HOW CAN BIG PHARMA BALANCE THE REQUIREMENT TO BE MORE SUSTAINABLE WITH ENSURING CONSUMERS HAVE THE MEDICINES THEY NEED? ISHAAN CHAUDHURY EXPLORES
Buying football boots as a youngster was always a personal highlight. The promise of a brand-new pair, that could potentially elevate my skills to those of Zinedine Zidane, epitomised the fantasied yet naïve visions of any young fan. However, the question was posed at the time: did I really need fancy new boots as opposed to just wanting them? Of course, I didn’t need them, and a less expensive or second-hand purchase represented a more sensible decision. A few years later, the theme of long-term pragmatism places an increasingly significant impact on brands as more decisions are made through the lens of sustainability.
As consumers, making small adjustments to our day-to-day routine is acceptable when they result in tangible benefits to the broader environment. From a healthcare perspective, it seems difficult that compromises, or especially sacrifices, should be applied to the development of treatments, particularly when improving health outcomes is key to a more sustainable society. So, what will big pharma do in order to keep producing the medications that we fundamentally need in a manner that is more sustainable? Breaking it down into the ‘3Ms’ of ‘Molecule’, ‘Manufacturing’ and ‘Marketing’ provides a glimpse into the future.
An overwhelming majority of ‘promising’ molecules fail to reach commercialisation, which highlights the vast amount of wasted resources in drug discovery. The use of Artificial Intelligence (AI) is a potential solution for a more sustainable approach: the painstaking human course of ‘trial and error’ in investigating how molecules interact with the components of a disease, such as cancerous cells, can be accelerated by AI-based technology. Tools that combine large data sets, configure machine learning and provide automation can help research scientists refine their approach and narrow down their list of molecules and targets much faster than ever before.
This technology can also be extended to the clinical trial setting, where AI is used to identify the suitable patients for a novel drug based on genetic profiles deemed most compatible for a drug’s mechanism of action. Many large companies are harnessing the use of AI, and Novartis recently announced a five-year partnership with Microsoft to integrate AI into their drug-discovery programme. Novartis’ CEO, Vas Narasimhan, suggested that the collaboration could help create a more targeted form of drug development in the era of ‘personalised medicine’, which could eventually lead to reduced costs.
The manufacture of drugs consumes great amounts of water, electricity and chemicals – much of which goes to waste. Companies are conscious of reducing their carbon footprint and finding smarter ways of production. Roche has been one of the big names to demonstrate a clear and planned commitment to long-term environmental goals. Lowering the amount of energy consumption, greenhouse gases and landfilling of organic chemicals are among several specific criteria to measure performance in the coming years.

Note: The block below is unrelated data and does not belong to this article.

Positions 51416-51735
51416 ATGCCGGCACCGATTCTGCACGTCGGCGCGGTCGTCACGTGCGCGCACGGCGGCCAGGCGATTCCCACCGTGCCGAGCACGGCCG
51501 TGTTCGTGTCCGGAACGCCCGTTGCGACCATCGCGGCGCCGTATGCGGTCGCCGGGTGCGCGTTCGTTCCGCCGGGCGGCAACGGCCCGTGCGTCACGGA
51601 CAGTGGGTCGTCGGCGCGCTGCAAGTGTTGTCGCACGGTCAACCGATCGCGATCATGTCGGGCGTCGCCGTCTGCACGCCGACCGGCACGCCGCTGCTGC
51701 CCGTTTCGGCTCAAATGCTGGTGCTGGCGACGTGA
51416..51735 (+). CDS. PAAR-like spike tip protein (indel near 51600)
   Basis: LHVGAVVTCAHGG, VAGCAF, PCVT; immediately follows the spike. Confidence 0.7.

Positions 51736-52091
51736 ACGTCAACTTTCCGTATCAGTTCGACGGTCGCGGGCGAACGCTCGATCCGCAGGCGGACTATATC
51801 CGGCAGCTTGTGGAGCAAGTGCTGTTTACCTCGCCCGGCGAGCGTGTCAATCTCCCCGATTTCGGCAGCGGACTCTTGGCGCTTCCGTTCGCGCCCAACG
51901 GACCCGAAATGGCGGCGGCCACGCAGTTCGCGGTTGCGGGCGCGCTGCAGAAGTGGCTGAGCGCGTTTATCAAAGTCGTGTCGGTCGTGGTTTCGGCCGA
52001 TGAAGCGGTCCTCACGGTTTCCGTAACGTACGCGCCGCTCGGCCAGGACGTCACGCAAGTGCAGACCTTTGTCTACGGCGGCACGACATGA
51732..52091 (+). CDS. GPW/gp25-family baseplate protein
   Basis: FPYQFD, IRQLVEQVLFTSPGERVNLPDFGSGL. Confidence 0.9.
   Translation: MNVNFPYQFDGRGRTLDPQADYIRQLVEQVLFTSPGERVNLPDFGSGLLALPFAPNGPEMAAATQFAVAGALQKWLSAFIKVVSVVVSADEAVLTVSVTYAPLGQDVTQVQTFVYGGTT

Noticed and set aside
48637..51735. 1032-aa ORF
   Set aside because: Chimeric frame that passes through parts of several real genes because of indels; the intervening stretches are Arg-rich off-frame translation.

These efforts have not gone unnoticed, with the Dow Jones Sustainability Indices (DJSI) ranking Roche as one of the most sustainable healthcare companies for the eleventh year running. This has been a source of immense pride for their CEO, Severin Schwan, who stated, ‘For us, sustainability means being a good corporate citizen and a trustworthy partner. This goes far beyond complying with mandatory requirements. It’s about creating an impact on society.’
‘For us, sustainability means being a good corporate citizen and a trustworthy partner.’
Severin Schwan, CEO, Roche
The dominant theme of reducing the use of plastics has also been latched onto by pharma. Boehringer Ingelheim recently outlined that their popular inhaler device, Respimat – used for delivering asthma and chronic obstructive pulmonary disease medications – will now be available as a reusable inhaler that can be used with up to six cartridges. This could potentially lead to a 71% reduction in the product’s carbon footprint, while still retaining the same quality. This is just one example of how pharma can continue to support patients while maintaining sales, at the same time as helping organisations such as the NHS to meet targets of reducing plastic waste.
Digital channels are constantly evolving the way pharma companies are communicating to their customers. The traditional model of a sales rep talking through a hard-copy sales aid has almost been consigned to history. The move to a more sophisticated ‘e-detail aid’, delivered either in person or virtually, is now viewed as the norm. This reduces the waste of materials, as well as the carbon emissions associated with rep travel. Large annual conferences are now a showcase for companies to demonstrate innovative tools to promote their drugs and disease information. And virtual reality headsets and interactive video screens arguably provide a more engaging and sustained learning experience.
While the practical means of marketing are becoming more standardised across the industry, pharma brands will gain increased traction by conveying a positive image of corporate sustainability. Creating efficiencies and cost savings in other steps of the process should lead to more competitive pricing models, helping healthcare organisations to achieve their goals across sustainable health outcomes.
The companies who are most successful in their drive towards all-round sustainability will be able to leverage an authentic narrative, appeal more strongly to their customers and, ultimately, gain the upper hand. Perhaps life in the backroom, rather than at the back-post with my new football boots, can prove to be exciting in ways I didn’t imagine all those years ago.